Women in the Wilderness
In a society historically rife with oppression, for centuries women have been subject to abuse — sexual, physical, mental and verbal. They are told from the time they are born that they are simply tools for men and have no human rights other than those selectively granted to them. But things are changing…
Women in the Wilderness (WITW) is a docu-series featuring the women of Africa who have shattered social mores and are creating a new paradigm. Many believe these women have no fear. The truth is, they have many, but they don’t let their fears get in their way. Their desire to see more, do more and be more make them unstoppable. They are bold. They are brave. They are bad ass.
“some women fear the fire some women simply become it . . .” r.h. sin
Meet the Women of the Black Mambas
The Black Mambas is the first unarmed, all-female anti-poaching unit in South Africa. They operate within Balule Nature Reserve, part of the Greater Kruger National Park, and work to the “broken window” philosophy: making their area of influence the most undesirable, difficult and least profitable place to poach wildlife. It is their belief that the ‘war’ on poaching will not be won with guns and bullets, but through social elevation and education of the local communities surrounding the reserves.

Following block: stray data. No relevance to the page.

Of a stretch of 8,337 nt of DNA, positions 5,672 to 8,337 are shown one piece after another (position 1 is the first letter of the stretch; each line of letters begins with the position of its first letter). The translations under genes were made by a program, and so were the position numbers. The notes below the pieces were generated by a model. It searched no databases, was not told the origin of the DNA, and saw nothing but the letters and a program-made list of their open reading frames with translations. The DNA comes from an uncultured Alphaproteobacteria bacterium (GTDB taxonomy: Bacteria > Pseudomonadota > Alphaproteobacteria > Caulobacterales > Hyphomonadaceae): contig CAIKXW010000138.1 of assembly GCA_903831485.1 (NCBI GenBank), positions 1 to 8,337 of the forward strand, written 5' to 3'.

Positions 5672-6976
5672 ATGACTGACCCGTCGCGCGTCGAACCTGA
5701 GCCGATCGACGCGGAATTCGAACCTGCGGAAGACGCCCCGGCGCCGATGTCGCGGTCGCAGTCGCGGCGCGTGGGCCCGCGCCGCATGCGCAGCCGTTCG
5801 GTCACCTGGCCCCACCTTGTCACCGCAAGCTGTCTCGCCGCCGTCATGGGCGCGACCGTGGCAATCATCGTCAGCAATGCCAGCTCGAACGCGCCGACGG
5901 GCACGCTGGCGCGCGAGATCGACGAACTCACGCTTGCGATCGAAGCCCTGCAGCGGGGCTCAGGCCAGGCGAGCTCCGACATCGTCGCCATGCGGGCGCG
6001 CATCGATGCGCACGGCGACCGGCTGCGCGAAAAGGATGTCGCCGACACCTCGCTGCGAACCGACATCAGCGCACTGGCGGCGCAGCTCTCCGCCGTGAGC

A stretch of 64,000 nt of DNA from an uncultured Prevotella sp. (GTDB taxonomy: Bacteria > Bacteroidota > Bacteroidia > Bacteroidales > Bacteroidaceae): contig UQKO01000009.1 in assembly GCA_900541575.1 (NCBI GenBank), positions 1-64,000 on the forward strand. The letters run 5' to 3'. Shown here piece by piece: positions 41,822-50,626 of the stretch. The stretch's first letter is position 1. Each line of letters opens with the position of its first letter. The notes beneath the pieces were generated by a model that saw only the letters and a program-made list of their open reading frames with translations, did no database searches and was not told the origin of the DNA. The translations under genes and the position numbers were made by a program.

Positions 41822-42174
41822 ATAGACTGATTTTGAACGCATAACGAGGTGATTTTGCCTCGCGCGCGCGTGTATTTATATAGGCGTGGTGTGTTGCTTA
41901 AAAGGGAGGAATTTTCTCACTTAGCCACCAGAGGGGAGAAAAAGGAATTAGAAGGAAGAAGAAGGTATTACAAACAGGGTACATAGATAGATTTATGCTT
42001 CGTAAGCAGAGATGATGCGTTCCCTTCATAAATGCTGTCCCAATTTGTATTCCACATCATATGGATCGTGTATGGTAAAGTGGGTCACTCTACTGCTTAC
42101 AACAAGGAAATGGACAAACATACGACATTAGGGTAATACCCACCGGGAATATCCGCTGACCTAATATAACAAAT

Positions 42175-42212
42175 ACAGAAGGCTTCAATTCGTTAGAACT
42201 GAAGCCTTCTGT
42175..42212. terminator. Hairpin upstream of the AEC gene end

The goal of the Black Mambas is not only to protect rhinos through a boots-on-the-ground strategy, but also through serving as role models in their communities, addressing the social and moral decay resulting from poaching and other criminal activities. Through their work, these young women have become a respected voice and want their communities to understand that the rewards are greater through conservation than destruction.
While most people believe these young women became Black Mambas because of their passion for wildlife and rhino conservation, that’s not always the case. For some this was indeed their motivation. For others, it was simply a way out of a life with no clear future.